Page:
02/05/2019 | Announcements

When you’re a man and you’re a midwife

Dale Betts is the only male midwife at East Suffolk and North Essex NHS Foundation Trust (ESNEFT).

Ahead of International Day of the Midwife on Sunday 5 May, the job and dedicated people who do it are being celebrated across the Trust.

ESNEFT employs 318 midwives – Dale is just one of them.

When he first started looking into nursing and midwifery and shared his aspirations at a careers fair, Dale was “laughed at”.


He said: “They laughed at me and said ‘but you’re a man’.

“People see it as a woman’s job, but I can’t imagine doing anything else. I’ve never known anything different, I’m just part of the furniture now.

“The real positive about it is the teamwork and the work ethic. It can be really challenging, but when the chips are down that’s when you notice it. We strive to do the best.”

Dale admits being a midwife wasn’t what he always wanted to do though. He hoped to be a doctor, but after not getting the grades he needed to study medicine, he went through clearing and started a humanities course at Newcastle University.

That didn’t work out so he re-sat his A-levels and then worked in a primary school before deciding to go into midwifery. While he’s proud of the job he does, it’s not always been something he would shout about.

He said: “I never used to tell people I was a midwife.

“Was I a little bit embarrassed? I don’t know, I just never used to really say it, but now it doesn’t worry me. It’s not always something I would bring up, but if it comes up in conversation it’s fine.”

Dale arrived at Colchester Hospital as a trainee midwife in 1996, now he is one of the hospital’s delivery suite coordinators.

It is a key role which makes sure both the delivery suite and north Essex maternity services run smoothly and that they also are safe in the evening and at weekends. He still cares for women in labour, as well as those experiencing complications.

There were already two male midwives at the hospital when Dale arrived and he has worked with more over the years, so it is something that has long been accepted not only by staff, but the women he cares for too.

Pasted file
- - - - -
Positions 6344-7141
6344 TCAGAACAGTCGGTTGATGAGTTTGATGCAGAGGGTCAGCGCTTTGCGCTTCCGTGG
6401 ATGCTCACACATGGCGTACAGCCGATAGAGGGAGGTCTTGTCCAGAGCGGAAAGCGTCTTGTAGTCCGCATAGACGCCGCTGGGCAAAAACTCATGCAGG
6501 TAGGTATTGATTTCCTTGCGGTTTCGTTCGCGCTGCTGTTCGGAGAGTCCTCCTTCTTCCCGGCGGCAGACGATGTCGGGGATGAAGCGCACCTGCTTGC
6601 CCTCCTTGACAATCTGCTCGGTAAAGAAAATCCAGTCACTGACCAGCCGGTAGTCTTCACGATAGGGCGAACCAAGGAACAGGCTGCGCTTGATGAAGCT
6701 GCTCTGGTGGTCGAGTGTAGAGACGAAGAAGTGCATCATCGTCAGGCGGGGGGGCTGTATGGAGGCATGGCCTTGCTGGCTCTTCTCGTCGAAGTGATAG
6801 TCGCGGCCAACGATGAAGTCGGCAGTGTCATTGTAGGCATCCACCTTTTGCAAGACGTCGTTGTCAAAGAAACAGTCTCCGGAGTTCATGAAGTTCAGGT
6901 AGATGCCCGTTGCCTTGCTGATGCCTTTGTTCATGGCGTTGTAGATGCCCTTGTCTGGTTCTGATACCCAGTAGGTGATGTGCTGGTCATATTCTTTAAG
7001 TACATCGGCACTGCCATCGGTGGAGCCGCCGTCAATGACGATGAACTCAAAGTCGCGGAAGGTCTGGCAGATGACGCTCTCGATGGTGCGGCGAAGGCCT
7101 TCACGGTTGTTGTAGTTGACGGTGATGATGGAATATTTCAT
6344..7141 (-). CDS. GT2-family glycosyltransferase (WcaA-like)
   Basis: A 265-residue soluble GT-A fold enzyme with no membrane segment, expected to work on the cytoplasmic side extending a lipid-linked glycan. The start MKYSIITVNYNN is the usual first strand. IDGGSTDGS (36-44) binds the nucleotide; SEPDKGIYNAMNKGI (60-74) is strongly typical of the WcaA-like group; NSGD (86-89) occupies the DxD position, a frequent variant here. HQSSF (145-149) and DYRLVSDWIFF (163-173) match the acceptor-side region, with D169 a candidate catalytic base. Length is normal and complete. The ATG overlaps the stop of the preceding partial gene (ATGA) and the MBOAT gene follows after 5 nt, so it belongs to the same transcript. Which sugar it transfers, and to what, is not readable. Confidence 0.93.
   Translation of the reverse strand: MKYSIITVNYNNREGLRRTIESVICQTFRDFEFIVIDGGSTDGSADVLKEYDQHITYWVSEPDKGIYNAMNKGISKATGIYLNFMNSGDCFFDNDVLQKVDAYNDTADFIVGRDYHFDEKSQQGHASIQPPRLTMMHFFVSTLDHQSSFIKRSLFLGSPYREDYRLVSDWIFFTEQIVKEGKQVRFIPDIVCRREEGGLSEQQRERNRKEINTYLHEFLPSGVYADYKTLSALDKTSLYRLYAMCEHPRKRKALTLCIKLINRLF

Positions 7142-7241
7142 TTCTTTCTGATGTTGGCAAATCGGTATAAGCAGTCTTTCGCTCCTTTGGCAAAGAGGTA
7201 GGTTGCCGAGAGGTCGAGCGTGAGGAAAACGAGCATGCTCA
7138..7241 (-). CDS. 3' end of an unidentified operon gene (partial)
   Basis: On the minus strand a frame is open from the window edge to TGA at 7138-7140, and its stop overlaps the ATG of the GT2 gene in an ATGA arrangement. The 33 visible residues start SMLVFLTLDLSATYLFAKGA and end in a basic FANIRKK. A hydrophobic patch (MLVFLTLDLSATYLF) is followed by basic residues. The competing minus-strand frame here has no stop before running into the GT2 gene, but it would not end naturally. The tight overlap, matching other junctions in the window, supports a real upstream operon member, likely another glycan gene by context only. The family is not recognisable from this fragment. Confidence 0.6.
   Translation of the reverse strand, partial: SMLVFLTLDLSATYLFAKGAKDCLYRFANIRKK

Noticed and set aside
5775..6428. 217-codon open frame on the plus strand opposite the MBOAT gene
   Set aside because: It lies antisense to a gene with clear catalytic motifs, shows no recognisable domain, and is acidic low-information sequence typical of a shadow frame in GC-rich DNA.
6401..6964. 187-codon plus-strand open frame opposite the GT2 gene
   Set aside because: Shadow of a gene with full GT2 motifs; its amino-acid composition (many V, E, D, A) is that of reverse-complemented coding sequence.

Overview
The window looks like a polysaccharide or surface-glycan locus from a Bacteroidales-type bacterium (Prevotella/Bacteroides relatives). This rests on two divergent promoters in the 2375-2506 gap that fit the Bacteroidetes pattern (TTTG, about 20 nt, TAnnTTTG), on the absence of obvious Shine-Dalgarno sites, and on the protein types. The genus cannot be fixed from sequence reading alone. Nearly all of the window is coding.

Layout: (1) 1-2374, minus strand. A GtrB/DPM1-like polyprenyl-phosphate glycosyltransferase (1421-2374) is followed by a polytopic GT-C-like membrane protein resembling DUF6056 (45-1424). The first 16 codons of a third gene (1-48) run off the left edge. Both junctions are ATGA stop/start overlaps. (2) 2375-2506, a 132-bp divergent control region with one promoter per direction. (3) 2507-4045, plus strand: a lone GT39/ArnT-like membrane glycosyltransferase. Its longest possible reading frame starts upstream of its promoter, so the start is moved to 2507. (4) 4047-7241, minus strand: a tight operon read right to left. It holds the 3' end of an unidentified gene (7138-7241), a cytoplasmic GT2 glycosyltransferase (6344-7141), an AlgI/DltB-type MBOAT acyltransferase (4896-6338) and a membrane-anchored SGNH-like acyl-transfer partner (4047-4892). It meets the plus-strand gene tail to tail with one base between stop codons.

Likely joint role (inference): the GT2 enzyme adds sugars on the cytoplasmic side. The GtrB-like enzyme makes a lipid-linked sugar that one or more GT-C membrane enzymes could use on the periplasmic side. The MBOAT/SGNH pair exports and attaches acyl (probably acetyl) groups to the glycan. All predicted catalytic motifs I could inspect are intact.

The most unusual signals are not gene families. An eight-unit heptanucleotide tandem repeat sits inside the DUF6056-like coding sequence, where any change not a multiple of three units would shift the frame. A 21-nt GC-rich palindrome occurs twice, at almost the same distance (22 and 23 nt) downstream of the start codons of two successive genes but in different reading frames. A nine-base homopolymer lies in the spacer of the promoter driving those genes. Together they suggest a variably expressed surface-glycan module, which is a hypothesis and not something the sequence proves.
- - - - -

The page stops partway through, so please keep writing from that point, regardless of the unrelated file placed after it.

There are only has 106 male midwives on the Nursing and Midwifery Council (NMC) register in the country, with a further 67 who are registered with a dual specialism in nursing and midwifery.

Although it is a predominantly female led profession, Dale doesn’t think that should stand in a man’s way of pursuing midwifery as a career.

He said: “Gender should not stop you doing it. You have to be committed and really understand what the job is. We don’t just sit and cuddle babies and it’s not what you see on the television, it’s not like that at all, but just because you are a man, it shouldn’t put you off doing it.”

The job has changed significantly too with advances in both medicine and technology leading to a shift in patient choices, as well as expectations of maternity services.

“The job I joined is so different to the job it is now, and what I like now is different to what I used to like about it,” Dale said.

“Now I can support other midwives to do their jobs, I really enjoy that part and the patient contact.

“It’s stressful, but it’s a privilege. It’s something a woman may only do once, or two or three times, and we only have a small part in it, but you can make a difference or make it a bit better for someone.”

“The sense of responsibility can be overwhelming when you actually think about it, but it’s very rewarding.”

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